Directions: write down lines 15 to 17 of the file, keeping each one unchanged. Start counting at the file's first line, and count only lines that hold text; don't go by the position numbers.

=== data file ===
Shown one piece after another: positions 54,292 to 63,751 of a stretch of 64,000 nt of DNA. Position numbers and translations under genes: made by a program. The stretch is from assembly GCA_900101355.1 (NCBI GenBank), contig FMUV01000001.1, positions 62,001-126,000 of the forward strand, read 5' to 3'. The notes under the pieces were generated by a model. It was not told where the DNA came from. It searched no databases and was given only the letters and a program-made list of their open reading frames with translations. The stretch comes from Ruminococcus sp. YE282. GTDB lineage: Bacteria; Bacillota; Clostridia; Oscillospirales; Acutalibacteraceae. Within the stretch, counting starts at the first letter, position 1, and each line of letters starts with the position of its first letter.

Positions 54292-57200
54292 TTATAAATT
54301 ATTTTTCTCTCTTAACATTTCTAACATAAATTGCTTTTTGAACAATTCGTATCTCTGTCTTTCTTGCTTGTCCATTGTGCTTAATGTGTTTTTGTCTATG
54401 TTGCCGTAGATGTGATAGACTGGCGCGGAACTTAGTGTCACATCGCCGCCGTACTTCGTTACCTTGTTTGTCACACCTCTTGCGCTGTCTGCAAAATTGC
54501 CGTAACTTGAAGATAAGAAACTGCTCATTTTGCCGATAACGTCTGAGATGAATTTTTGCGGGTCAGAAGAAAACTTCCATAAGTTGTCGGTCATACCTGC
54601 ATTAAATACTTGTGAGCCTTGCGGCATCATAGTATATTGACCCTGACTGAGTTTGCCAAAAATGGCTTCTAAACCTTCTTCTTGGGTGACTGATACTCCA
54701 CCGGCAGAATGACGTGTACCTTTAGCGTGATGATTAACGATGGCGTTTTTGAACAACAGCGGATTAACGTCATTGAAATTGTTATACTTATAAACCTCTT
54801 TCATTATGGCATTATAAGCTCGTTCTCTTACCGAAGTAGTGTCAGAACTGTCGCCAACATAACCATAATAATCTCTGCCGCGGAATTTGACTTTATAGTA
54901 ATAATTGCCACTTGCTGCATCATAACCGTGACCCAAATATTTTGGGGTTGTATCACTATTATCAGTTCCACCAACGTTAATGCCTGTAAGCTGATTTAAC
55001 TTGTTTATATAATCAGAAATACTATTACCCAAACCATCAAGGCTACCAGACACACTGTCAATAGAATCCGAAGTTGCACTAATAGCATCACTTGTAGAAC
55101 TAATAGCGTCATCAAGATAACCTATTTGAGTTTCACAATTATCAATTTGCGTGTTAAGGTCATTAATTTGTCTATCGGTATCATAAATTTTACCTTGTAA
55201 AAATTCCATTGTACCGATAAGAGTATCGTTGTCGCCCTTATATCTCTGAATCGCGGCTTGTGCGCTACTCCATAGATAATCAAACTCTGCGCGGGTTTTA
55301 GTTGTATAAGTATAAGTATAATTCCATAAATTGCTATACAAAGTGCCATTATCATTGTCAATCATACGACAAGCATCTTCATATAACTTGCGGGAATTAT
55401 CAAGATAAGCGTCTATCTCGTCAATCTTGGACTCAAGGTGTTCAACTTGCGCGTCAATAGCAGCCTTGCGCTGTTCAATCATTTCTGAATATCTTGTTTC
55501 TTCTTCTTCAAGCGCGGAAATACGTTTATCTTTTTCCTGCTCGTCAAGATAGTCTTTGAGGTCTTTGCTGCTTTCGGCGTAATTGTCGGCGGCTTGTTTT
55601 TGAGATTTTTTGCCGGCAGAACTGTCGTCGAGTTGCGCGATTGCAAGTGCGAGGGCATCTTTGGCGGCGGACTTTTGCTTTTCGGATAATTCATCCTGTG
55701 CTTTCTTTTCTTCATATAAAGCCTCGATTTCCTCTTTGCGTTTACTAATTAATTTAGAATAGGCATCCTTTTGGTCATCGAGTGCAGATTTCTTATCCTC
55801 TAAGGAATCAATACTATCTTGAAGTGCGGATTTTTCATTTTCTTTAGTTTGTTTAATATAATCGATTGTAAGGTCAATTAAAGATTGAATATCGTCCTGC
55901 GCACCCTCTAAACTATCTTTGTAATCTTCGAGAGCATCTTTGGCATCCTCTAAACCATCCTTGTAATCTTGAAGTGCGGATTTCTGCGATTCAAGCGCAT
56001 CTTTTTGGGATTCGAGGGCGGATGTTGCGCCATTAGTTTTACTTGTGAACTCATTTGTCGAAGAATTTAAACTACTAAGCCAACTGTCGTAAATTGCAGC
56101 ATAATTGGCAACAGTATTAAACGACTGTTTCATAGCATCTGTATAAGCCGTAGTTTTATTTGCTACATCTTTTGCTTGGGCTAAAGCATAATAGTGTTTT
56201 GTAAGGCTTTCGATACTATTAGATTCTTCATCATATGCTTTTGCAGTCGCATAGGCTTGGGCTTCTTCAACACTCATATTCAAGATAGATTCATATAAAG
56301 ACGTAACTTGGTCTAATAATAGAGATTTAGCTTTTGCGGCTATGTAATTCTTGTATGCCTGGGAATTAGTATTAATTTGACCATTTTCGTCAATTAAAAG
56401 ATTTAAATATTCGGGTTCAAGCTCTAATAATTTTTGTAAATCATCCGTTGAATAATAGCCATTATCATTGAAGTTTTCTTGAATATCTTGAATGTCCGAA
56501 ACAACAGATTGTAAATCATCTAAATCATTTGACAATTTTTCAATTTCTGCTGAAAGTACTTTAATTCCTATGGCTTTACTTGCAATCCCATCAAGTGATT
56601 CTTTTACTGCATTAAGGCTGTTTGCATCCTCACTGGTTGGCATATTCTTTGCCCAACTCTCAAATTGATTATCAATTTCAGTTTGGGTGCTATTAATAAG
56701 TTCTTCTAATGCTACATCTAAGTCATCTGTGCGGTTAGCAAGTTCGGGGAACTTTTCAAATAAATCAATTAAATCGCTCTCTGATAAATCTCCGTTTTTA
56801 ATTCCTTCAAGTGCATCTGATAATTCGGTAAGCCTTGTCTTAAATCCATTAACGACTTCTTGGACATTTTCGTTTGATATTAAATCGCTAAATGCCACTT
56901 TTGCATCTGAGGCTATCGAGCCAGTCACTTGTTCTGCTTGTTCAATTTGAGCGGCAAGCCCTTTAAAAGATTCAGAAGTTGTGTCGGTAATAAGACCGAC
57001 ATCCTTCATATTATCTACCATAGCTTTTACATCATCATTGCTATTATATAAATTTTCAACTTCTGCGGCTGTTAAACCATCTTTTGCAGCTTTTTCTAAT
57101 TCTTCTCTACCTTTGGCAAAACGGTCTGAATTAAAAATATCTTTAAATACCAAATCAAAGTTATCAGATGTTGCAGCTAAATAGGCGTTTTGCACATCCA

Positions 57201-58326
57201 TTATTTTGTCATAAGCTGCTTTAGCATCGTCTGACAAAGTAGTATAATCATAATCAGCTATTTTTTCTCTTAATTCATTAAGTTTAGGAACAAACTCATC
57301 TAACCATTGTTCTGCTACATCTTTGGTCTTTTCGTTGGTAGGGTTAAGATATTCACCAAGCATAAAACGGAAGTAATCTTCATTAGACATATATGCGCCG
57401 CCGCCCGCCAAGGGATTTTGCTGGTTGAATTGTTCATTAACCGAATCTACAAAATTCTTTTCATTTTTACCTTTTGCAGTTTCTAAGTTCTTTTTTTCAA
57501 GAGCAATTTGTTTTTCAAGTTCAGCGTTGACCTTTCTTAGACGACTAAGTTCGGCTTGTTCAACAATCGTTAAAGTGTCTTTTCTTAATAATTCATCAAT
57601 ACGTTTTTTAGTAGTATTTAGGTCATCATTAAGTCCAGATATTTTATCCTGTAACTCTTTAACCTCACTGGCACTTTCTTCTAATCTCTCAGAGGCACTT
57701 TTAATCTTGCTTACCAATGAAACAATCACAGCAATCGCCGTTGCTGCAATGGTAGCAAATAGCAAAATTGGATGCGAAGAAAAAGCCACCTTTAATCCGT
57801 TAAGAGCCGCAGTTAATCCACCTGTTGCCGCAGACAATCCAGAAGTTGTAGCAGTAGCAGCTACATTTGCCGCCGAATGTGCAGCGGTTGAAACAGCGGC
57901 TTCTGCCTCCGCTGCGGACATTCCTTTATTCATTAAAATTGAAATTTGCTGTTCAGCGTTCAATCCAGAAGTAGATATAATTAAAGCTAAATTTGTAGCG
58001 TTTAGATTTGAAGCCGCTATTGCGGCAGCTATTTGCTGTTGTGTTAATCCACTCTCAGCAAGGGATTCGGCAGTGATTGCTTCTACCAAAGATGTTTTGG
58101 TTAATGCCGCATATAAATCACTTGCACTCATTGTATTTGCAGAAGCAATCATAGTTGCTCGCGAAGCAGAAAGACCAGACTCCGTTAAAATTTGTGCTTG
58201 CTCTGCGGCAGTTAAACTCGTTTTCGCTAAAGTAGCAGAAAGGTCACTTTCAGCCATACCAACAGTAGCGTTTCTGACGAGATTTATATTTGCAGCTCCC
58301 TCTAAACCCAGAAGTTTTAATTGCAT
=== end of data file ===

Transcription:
55401 CAAGATAAGCGTCTATCTCGTCAATCTTGGACTCAAGGTGTTCAACTTGCGCGTCAATAGCAGCCTTGCGCTGTTCAATCATTTCTGAATATCTTGTTTC
55501 TTCTTCTTCAAGCGCGGAAATACGTTTATCTTTTTCCTGCTCGTCAAGATAGTCTTTGAGGTCTTTGCTGCTTTCGGCGTAATTGTCGGCGGCTTGTTTT
55601 TGAGATTTTTTGCCGGCAGAACTGTCGTCGAGTTGCGCGATTGCAAGTGCGAGGGCATCTTTGGCGGCGGACTTTTGCTTTTCGGATAATTCATCCTGTG